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I would like to know if someone can recommend a better way to configure domain time synchronization for a group of Windows Server 2008 R2 servers than what I currently have configured. I have three domain controllers that are all Hyper-V guests. For all of these DCs, the host’s time synchronization feature of integration services is disabled. The DC’s are configured as authoritative time servers and the FSMO DC1 server uses the public nist-a and nist-b servers as its time source. DC2, DC3, and all other servers in this environment, both hosts and guests, are members of the one domain and look to DC1 for time. For all remaining guests (i.e. not the DCs) the time synchronization feature of integration services is enabled. The reason for this post is that I’m sporadically seeing the message that follows in the next paragraph and I would like to get all of my servers (both hosts and guests) to have their time be as accurate as possible:

The time service detected a time difference of greater than 5000 milliseconds for 900 seconds. The time difference might be caused by synchronization with low-accuracy time sources or by suboptimal network conditions. The time service is no longer synchronized and cannot provide the time to other clients or update the system clock. When a valid time stamp is received from a time service provider, the time service will correct itself.

If someone has a similar setup with virtualized DCs and has achieved highly accurate time synchronization across all servers in the domain, your input would be appreciated.

Thanks.

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2 Answers

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The most reliable method of maintaining time in a virtualized domain environment is to keep your PDC physical, increase the sync frequency and drift tolerance on all your virtualized DC and domain members, and disable host-guest time synchronization for all VMs in question.

Here's a pseudo-explanation of the problem (it's been a long time since I looked at this):

When a machine (workstation, server, VM) starts up, it reads the time from the RTC (battery backed clock chip on the motherboard/BIOS), and works out the duration of each CPU tick. The OS then counts the number of clock ticks that have occurred since the initial reading was taken, and adds the time from that to the original time reading taken at boot. This gives you the current time.

Problem is, hosts obfuscate the true clock cycles occurring from the VMs. A VM may have seen 100 clock cycles when 500 clock cycles have actually occurred on the host. So this method of calculating time breaks down, and time drifts out of whack on the VM.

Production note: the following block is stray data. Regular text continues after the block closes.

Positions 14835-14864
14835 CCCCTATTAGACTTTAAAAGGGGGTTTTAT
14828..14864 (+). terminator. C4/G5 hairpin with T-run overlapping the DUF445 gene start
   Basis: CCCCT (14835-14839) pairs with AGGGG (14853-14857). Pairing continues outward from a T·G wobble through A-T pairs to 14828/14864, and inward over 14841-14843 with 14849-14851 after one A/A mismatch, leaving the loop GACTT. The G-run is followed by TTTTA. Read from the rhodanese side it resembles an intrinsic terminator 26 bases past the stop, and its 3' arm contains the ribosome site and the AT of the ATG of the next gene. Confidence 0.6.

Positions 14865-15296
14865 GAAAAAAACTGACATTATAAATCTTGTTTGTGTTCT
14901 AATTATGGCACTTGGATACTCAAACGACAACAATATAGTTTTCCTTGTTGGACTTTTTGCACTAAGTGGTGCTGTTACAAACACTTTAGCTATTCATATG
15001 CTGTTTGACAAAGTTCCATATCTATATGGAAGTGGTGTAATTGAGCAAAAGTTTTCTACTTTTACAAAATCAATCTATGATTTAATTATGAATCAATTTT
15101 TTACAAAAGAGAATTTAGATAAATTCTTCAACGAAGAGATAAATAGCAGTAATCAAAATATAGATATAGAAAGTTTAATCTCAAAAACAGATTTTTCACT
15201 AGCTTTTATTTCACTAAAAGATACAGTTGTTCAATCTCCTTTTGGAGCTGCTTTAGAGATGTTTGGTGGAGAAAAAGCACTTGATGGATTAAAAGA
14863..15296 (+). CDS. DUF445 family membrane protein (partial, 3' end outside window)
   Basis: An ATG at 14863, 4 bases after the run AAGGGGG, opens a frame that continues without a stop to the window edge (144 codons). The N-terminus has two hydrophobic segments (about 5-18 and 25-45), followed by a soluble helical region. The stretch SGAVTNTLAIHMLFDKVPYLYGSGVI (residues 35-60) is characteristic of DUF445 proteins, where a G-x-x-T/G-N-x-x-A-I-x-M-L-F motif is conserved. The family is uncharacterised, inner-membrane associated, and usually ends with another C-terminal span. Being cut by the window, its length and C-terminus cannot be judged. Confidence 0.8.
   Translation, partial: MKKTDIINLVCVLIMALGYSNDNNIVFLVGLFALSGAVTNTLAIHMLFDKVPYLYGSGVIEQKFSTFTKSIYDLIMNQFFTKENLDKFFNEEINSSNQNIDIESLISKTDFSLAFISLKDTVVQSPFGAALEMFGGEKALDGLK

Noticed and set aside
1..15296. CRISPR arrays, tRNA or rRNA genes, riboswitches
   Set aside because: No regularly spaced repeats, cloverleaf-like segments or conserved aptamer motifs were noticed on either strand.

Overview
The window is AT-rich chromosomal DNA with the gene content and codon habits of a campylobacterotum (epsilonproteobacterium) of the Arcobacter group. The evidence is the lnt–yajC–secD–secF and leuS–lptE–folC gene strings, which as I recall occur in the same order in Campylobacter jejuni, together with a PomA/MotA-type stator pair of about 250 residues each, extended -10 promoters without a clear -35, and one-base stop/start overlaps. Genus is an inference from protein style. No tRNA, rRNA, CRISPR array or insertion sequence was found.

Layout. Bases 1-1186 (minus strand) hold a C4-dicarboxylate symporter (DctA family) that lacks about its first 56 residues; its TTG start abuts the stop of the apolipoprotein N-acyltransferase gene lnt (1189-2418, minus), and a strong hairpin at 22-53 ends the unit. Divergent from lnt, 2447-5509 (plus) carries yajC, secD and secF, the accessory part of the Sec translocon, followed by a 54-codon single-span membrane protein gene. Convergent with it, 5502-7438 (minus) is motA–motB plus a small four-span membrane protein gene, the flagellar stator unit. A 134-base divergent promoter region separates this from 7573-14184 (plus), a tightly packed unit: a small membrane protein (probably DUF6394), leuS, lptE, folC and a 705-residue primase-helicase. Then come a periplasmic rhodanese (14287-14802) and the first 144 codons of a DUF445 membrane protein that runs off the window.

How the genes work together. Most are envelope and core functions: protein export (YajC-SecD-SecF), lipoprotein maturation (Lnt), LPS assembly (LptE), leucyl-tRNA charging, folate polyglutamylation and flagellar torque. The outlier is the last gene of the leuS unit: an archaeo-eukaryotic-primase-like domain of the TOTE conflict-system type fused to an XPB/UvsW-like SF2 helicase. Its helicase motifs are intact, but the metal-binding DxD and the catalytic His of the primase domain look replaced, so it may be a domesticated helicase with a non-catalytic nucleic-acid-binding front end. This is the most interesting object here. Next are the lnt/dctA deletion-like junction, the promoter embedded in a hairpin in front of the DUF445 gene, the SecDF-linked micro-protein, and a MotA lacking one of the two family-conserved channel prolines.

Host-Guest time synchronization via the installed vm tools/enhancements packages on vSphere and Hyper-V go some way to curing this, but they're not perfect (in some setups they can pull a VM forwards if it's drifted behind realtime, but they don't jump a VM forwards if it's drifted ahead of realtime).

This complicated further by the way clock cycles are counted on multi-core setups (the timing counter is essentially emulated on each core) and on setups that can change clock speeds on the fly (I have no freaking idea how this is maintained). Factor in the idea that a VM can execute one clock cycle on one core, then jump to a different core on a different CPU for the next cycle, and it gets really horrible.

So back to the original point: Domain time by default starts at the PDC, then trickles down to the other DCs, then out to the member servers and workstations from there. So if you ensure your PDC is a truly reliable time source (by keeping it physical), and disable host-guest sync on all other domain members, you'll ensure a stable and relatively accurate time infrastructure.

Note that running your PDC as a physical server then enabling Hyper-V on that server and adding some guests to it is probably not a suitable fix either, as I believe that when you enable Hyper-V the 'base' OS actually becomes a virtualised OS as well (silently). So keep one physical server as a PDC, and keep Hyper-V off the box.

Interesting side point to note: Microsoft's official stance on Windows Time Synchronization, even using the compliant NTP service that's been built into Windows since XP/2003, is 15 seconds. In practice, you can get it down to sub-100ms, but all they'll support is synchronization to within 15 seconds. Kinda makes sense, the only time-sensitive key component at the core of most MS environments is Kerberos, and by default that'll operate happily as long as you're within a 5 minute tolerance.

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Yeah. Do not turn off synchronization EXCEPT on the one server that actually is also a physical domain controller.

I have the same setup and I have made sure that the machine that serves time is a physical domain controller- small box. All virtual DC are time synced from hyper-v.

The real danger is the feedback loop between host and client and this way the loop is broken.

This is NOT highly accurate BTW - windows never is. It only syncs to a very bad degree of accuracy. I have another machine that collects financial data and is synced to the ms to an external host (average skew per hour: 37ms according to statistics) ;) THIS is accurate.

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